95th ESA Annual Meeting (August 1 -- 6, 2010)

OPS 1 - Phenology as a Tool for Understanding and Interpreting Interactive Effects of Environmental Forcing on Natural Ecological Systems

Monday, August 2, 2010: 4:30 PM-6:30 PM
Exhibit Hall A, David L Lawrence Convention Center
Jake Weltzin
Abraham Miller-Rushing
Periodic plant and animal cycles driven by seasonal variations in climate (i.e., phenology) are critical to the function of ecosystems and human society. They regulate the dynamics of ecosystem processes, determine land surface properties, control biosphere-atmosphere interactions, and affect food production, health, conservation, and recreation. Phenological events also comprise some of the most readily and widely recognized ecological processes—first leaves in the spring, coloration of fall foliage, migrations of many birds, insects, and mammals, and flowering of plants. Recent meta-analyses suggest that phenology is among the most sensitive indicators of the biological response to environmental variation and climate change. Thus, phenology is increasingly recognized as an invaluable tool for predicting future ecological change and for educating the public on the effects of global changes on natural systems. The list of groups potentially interested in applying phenological data and models to contemporary problems is extensive—research scientists, educators and outreach specialists, conservation biologists, natural resource managers, and professionals in the fields of agriculture, tourism and recreation, and human health. These groups have recently come together to form the USA National Phenology Network (www.usanpn.org), a program to monitor plant, animal and landscape phenology at a national to continental scale and to catalog long-term phenological datasets. Here, we provide a diverse set of posters to show the history and current state of our understanding of phenology, highlight some case studies of the applications of phenological data and models, describe growing efforts to monitor phenology in a systematic manner, and outline how phenology can be used to engage the public in ecology and climate change science.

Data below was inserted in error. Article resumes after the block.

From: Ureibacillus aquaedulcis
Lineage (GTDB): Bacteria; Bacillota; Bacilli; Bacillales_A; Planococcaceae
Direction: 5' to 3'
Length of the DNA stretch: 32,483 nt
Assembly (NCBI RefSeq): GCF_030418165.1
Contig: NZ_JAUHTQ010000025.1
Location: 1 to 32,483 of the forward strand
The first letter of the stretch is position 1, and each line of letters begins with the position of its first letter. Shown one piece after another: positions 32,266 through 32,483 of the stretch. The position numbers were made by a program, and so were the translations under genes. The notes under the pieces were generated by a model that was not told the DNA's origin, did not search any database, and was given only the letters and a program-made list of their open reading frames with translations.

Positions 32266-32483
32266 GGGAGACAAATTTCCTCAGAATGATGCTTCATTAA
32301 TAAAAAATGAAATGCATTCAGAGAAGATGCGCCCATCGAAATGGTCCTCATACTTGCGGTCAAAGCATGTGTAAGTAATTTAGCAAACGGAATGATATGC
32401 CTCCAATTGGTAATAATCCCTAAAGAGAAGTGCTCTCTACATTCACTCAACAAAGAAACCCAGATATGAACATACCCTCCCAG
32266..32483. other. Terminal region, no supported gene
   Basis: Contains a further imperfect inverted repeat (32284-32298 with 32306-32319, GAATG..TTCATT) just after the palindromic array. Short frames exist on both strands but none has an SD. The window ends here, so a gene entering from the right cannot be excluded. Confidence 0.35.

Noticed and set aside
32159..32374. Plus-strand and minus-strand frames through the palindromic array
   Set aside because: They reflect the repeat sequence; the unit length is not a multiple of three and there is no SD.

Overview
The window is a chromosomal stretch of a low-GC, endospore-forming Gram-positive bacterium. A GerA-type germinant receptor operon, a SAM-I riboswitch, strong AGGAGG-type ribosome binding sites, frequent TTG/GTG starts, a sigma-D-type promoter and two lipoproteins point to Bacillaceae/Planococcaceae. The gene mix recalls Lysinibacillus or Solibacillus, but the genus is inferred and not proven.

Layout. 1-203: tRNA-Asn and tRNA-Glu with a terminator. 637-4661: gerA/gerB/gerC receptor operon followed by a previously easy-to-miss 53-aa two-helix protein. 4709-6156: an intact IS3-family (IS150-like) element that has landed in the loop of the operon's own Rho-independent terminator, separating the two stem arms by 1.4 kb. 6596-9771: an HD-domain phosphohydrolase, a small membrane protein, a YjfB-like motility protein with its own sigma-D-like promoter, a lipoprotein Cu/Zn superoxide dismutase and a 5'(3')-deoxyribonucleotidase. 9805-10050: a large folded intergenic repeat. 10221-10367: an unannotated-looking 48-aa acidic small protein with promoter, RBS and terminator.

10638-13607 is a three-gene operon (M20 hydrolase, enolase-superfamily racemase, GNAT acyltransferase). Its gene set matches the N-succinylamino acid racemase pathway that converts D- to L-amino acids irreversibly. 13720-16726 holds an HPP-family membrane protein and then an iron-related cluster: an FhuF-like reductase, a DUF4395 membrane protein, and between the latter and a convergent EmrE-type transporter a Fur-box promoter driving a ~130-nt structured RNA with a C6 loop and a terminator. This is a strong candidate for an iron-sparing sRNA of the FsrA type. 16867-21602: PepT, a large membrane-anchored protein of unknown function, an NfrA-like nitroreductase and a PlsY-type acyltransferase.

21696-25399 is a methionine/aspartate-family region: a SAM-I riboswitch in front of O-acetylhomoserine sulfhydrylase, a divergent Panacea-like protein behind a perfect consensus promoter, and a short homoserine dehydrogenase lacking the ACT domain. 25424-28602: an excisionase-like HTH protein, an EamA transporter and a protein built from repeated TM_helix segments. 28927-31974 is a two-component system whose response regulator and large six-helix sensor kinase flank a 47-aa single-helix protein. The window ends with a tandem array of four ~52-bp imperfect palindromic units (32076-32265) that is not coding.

The National Phenology Information Management System: Managing diverse data through space and time to inform phenology research and applications
Alyssa Rosemartin, USA National Phenology Network; Ramon Vazquez, University of Arizona; Bruce E. Wilson, Oak Ridge National Laboratory; Ellen G. Denny, USA National Phenology Network
An integrated plant and animal phenology monitoring system: A new national program for reporting contemporary phenology data
Kathryn A. Thomas, US Geological Survey; Abraham Miller-Rushing, National Park Service
Implementing phenology monitoring on the ground: Expanding participation and improving the quality of citizen science phenology data
Ellen G. Denny, USA National Phenology Network; Theresa M. Crimmins, USA National Phenology Network; Abraham J. Miller-Rushing, The Wildlife Society and USA National Phenology Network; Alyssa Rosemartin, USA National Phenology Network
A legacy of phenological observations: Historical datasets from across the United States
Theresa M. Crimmins, USA National Phenology Network; Mark D. Schwartz, University of Wisconsin, Milwaukee; Abraham J. Miller-Rushing, The Wildlife Society and USA National Phenology Network